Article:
Organofluorine chemistry at the biomedical interface


Iwao Ojima,, Department of Chemistry and ICB&DD, State University of New York at Stony Brook, The Chemistry Bldg, Stony Brook, NY 11794-3400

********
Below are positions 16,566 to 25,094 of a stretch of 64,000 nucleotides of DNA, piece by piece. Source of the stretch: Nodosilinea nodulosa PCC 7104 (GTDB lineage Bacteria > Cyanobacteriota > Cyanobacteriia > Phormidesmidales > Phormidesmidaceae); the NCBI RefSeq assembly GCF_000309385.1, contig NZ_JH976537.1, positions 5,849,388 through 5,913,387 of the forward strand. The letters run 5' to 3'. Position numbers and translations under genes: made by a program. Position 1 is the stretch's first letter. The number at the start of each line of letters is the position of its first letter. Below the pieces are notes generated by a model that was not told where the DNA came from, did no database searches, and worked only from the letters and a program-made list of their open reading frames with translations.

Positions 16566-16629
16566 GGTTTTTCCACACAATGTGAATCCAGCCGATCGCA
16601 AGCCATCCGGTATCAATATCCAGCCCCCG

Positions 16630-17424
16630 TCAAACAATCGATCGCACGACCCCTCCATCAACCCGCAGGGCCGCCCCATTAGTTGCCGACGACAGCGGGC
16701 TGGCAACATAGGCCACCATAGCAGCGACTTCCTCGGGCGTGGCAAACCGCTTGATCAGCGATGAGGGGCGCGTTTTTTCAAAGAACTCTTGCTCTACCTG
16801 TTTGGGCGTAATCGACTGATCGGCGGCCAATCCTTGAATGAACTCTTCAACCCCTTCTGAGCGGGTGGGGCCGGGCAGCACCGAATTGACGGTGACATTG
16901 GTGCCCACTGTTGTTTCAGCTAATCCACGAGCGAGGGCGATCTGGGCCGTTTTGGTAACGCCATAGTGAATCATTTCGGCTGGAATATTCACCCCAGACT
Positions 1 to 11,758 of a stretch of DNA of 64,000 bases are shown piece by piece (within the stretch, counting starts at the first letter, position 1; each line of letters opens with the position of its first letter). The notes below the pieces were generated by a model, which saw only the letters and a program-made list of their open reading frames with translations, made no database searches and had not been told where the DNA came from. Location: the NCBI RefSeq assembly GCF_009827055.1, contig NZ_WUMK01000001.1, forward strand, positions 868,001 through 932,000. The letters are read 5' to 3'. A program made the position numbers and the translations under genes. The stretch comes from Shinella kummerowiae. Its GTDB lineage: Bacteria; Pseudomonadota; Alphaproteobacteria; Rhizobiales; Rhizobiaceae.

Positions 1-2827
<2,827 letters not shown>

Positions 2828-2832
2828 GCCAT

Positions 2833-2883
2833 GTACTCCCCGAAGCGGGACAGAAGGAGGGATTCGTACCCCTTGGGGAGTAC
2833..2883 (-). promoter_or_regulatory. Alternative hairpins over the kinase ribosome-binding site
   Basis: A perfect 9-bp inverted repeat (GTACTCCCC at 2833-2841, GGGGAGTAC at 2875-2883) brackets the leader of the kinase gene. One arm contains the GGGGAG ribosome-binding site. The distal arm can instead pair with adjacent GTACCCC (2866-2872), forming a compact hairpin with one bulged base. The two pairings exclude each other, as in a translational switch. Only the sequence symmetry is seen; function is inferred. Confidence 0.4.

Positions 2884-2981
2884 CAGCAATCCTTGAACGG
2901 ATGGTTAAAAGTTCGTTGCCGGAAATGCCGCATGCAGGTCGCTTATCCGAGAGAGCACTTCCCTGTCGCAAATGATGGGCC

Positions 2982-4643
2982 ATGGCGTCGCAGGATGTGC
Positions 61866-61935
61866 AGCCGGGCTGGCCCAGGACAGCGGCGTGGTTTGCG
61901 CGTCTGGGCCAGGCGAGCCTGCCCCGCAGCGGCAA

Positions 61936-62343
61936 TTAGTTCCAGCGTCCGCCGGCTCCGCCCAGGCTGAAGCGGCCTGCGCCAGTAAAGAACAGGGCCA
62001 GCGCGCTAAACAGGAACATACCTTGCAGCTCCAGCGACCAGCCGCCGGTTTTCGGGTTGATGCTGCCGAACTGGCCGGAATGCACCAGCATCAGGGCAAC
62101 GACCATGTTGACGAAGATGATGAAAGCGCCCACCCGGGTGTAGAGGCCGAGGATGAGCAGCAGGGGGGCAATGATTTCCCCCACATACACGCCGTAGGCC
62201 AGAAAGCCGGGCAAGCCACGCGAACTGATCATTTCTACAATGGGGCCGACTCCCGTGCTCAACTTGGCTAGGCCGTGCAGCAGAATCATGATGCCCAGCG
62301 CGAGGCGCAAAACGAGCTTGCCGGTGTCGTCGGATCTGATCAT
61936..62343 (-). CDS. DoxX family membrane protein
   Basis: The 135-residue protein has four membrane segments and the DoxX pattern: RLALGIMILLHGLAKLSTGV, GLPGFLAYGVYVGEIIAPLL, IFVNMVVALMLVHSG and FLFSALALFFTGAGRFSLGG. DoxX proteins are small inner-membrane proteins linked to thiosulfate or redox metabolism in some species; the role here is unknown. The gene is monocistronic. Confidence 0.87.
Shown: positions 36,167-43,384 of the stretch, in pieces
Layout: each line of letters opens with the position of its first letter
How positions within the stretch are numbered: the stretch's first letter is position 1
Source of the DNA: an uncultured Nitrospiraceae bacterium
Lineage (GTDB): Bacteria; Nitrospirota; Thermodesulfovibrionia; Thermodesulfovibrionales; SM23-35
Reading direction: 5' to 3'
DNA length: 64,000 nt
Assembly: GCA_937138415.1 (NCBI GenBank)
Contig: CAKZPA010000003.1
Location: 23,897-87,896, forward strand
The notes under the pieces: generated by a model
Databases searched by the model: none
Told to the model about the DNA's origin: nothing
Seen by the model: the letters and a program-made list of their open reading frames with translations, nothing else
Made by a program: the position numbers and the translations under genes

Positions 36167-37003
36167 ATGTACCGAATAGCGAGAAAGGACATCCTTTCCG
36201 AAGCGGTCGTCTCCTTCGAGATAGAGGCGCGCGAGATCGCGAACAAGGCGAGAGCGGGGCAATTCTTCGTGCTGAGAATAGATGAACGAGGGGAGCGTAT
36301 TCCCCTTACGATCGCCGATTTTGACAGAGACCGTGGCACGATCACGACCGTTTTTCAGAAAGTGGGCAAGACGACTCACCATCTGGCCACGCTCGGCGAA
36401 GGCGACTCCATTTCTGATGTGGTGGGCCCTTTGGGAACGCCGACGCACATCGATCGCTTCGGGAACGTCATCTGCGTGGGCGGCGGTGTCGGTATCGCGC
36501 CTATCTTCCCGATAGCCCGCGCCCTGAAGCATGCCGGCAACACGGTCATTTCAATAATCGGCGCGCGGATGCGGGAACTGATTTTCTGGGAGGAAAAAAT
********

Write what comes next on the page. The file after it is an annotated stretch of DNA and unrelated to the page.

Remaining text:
It has been shown that the introduction of fluorine to a bioative molecule causes minimal steric alterations, hence can facilitate interactions of a fluorinated biomolecule with enzyme active sites, receptor recognition sites, transport mechanisms, and other biological systems. At the same time, however, the introduction of fluorine alters significantly the physico-chemical properties of the bioactive molecule because of its large electronegativity.  Thus, this type of modification, in turn, can induce modified biological responses. Rational designs exploiting these special properties of fluorine have been successful in the development of new and effective biochemical tools as well as medicinal and therapeutic agents. Fluorinated congeners can also serve as excellent probes for the investigation of biochemical mechanisms.  19F-NMR can provide unique and powerful tools for the mechanistic investigations in biology.  This lecture describes the organofluorine chemistry at the biomedical interface, exploiting the unique nature of this element mentioned above, including taxane anticancer agents as a showcase in this field of research.